5. Greenville, North Carolina
Date: April 2019
A member of the police department spotted RobinHood ransomware. Hackers gained access to one government computer. From there, the malware spread to 800 local government computers.
This ransomware locked emails, took payment systems offline and held up home sales. The city of Greenville did not disclose or pay the ransom. Instead, the computers were backed up. It took several weeks for those affected to gain back access.
The Cost of A Government Ransomware Attack
Ransomware attacks have many costs whether you pay the ransom or not. Items like lost files, loss of productivity during downtime and cost of experts to improve cybersecurity can take a toll. The following are some of the dangers these weak governments face.
Dangers of paying a government ransom:
- Monetary cost of the ransom can take a toll on the city
- A vulnerability in a weak local government can impact neighboring areas
- If you pay the ransom, there is a chance you still won’t get access to the kidnapped files
- Possible release of sensitive information
- Makes the city a target for future hacks
- Still requires updates in cybersecurity
Dangers of not paying a government ransom:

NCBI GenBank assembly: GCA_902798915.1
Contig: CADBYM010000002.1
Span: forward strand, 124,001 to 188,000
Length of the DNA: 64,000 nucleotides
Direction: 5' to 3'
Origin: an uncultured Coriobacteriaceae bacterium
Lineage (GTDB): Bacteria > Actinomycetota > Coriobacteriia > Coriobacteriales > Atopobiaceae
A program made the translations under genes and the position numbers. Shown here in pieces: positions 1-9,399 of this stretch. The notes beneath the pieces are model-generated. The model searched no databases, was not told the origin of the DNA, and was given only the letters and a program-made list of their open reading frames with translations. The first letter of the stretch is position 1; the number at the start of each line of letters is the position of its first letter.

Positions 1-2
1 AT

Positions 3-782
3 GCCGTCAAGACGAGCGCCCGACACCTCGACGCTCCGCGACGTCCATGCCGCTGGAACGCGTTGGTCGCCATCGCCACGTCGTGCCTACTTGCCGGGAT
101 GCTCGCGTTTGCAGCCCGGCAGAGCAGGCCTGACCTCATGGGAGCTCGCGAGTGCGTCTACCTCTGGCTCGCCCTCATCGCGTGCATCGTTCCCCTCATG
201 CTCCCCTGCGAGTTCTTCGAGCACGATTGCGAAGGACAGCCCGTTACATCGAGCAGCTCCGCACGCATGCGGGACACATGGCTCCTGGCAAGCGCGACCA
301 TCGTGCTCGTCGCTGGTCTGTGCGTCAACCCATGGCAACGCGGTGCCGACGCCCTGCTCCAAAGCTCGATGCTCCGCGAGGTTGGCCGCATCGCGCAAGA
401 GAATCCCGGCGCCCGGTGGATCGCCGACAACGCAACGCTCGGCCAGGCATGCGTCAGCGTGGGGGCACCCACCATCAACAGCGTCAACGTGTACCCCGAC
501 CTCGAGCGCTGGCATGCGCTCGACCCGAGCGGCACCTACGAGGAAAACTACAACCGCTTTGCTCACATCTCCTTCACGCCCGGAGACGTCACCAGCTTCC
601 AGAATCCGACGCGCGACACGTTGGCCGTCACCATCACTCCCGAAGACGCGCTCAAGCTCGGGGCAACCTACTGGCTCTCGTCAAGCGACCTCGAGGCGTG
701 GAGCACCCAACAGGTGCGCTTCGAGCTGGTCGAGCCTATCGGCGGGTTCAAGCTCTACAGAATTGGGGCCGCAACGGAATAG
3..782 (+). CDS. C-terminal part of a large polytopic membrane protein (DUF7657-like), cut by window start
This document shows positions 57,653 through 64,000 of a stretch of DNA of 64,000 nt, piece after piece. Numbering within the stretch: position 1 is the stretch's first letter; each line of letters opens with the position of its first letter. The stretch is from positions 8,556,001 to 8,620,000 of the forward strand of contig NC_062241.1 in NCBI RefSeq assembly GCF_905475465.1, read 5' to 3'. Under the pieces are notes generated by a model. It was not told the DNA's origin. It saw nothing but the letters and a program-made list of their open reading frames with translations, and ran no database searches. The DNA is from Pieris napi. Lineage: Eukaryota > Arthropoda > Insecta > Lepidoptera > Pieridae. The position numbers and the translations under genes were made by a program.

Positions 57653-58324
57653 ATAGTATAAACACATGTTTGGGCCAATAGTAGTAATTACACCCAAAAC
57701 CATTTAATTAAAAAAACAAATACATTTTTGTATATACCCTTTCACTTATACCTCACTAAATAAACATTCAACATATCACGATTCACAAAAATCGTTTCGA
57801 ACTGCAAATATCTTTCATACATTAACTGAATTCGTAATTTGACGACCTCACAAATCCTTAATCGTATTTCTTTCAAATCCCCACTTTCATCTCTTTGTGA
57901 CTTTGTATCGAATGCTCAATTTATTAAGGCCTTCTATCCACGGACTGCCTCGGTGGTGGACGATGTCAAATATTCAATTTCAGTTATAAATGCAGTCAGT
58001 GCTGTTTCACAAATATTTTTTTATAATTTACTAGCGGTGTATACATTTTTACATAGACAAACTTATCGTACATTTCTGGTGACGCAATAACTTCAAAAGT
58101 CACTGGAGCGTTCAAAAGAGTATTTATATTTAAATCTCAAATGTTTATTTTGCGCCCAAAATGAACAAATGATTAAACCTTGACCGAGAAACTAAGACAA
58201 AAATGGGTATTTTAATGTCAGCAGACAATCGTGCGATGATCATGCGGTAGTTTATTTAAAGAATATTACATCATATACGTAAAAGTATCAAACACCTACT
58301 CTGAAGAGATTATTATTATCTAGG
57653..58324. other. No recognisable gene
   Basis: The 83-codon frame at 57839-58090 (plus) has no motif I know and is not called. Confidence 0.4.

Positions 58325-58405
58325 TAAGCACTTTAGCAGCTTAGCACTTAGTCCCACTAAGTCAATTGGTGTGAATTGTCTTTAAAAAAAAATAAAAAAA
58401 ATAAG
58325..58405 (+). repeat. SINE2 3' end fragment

- Loss of kidnapped files
- Possible release of sensitive information
- Hiring someone to backup files and update security costs money
- Down-time while backing up files can cost because government departments can’t operate or have restricted function
- To prevent another attack, more advanced cybersecurity is needed
The cost of a ransomware attack isn’t just a ransom. These dangers occur during the time of the attack and continue to affect the community for months and even years to come.
In order to lessen the danger of these attacks, governments need to invest in precautionary measures. Informing on proper cybersecurity habits and investing in programs like antivirus might not catch every attack, but they can reduce the frequency and damage of them.
This study was conducted for Panda Security using Google Consumer Surveys. The sample consists of 1,000 respondents in the United States. The survey ran in November 2019.